Mid-ocean ridge exploration with an autonomous underwater vehicle

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Yoerger, Dana R.
Bradley, Albert M.
Jakuba, Michael V.
Tivey, Maurice A.
German, Christopher R.
Shank, Timothy M.
Embley, Robert W.
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Human-occupied submersibles, towed vehicles, and tethered remotely operated vehicles (ROVs) have traditionally been used to study the deep seafloor. In recent years, however, autonomous underwater vehicles (AUVs) have begun to replace these other vehicles for mapping and survey missions. AUVs complement the capabilities of these pre-existing systems, offering superior mapping capabilities, improved logistics, and better utilization of the surface support vessel by allowing other tasks such as submersible operations, ROV work, CTD stations, or multibeam surveys to be performed while the AUV does its work. AUVs are particularly well suited to systematic preplanned surveys using sonars, in situ chemical sensors, and cameras in the rugged deep-sea terrain that has been the focus of numerous scientific expeditions (e.g., those to mid-ocean ridges and ocean margin settings). The Autonomous Benthic Explorer (ABE) is an example of an AUV that has been used for over 20 cruises sponsored by the National Science Foundation (NSF), the National Oceanic and Atmospheric Administration (NOAA) Office of Ocean Exploration (OE), and international and private sources. This paper summarizes NOAA OE-sponsored cruises made to date using ABE.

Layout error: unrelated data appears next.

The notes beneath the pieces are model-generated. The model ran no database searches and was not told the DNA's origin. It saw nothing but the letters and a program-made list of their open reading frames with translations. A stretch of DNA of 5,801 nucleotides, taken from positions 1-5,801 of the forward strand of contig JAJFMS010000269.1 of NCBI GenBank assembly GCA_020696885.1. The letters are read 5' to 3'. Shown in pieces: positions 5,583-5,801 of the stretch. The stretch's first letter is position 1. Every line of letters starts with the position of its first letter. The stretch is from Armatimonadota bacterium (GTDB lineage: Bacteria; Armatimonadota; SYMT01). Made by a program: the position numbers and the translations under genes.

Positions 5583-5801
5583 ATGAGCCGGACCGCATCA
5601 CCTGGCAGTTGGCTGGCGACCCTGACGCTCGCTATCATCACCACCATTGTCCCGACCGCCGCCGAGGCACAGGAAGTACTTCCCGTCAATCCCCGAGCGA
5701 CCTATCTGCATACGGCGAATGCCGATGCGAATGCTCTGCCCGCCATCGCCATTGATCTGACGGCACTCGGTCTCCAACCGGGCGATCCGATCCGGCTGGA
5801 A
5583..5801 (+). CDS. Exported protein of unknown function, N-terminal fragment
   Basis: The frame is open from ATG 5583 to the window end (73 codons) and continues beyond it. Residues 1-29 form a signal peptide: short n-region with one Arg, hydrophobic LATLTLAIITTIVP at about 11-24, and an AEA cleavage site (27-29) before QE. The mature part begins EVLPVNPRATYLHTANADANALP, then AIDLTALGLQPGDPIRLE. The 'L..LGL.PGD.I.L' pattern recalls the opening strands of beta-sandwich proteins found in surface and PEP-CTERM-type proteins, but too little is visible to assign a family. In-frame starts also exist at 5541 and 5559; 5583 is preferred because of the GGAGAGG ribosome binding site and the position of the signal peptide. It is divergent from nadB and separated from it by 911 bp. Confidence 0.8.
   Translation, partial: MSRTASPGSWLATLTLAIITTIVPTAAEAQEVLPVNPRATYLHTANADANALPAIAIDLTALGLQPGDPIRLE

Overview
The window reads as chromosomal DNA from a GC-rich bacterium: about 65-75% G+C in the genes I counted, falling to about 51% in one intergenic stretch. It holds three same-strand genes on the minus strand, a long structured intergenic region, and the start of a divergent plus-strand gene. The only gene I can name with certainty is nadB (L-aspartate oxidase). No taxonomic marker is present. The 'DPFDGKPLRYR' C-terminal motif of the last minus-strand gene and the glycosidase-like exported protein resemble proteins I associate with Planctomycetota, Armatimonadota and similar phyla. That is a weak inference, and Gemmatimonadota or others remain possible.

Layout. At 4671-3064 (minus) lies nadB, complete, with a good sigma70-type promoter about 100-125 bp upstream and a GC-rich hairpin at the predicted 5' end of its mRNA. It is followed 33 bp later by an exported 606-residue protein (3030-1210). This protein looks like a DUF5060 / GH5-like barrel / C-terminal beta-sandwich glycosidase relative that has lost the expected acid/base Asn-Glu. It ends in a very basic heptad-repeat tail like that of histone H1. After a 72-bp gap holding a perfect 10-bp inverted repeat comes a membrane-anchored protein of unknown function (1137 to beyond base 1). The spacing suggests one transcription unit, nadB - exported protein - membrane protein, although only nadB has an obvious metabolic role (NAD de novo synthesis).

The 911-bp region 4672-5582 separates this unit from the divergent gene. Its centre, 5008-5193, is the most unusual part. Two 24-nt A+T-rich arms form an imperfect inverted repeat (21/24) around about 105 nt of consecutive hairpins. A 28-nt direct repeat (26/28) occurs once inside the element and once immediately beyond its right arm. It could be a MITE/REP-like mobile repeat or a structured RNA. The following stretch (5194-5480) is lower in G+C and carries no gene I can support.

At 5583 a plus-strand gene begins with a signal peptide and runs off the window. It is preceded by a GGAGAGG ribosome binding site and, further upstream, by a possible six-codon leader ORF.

Author Posting. © Oceanography Society, 2007. This article is posted here by permission of Oceanography Society for personal use, not for redistribution. The definitive version was published in Oceanography 20, 4 (2007): 52-61.
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Oceanography 20, 4 (2007): 52-61
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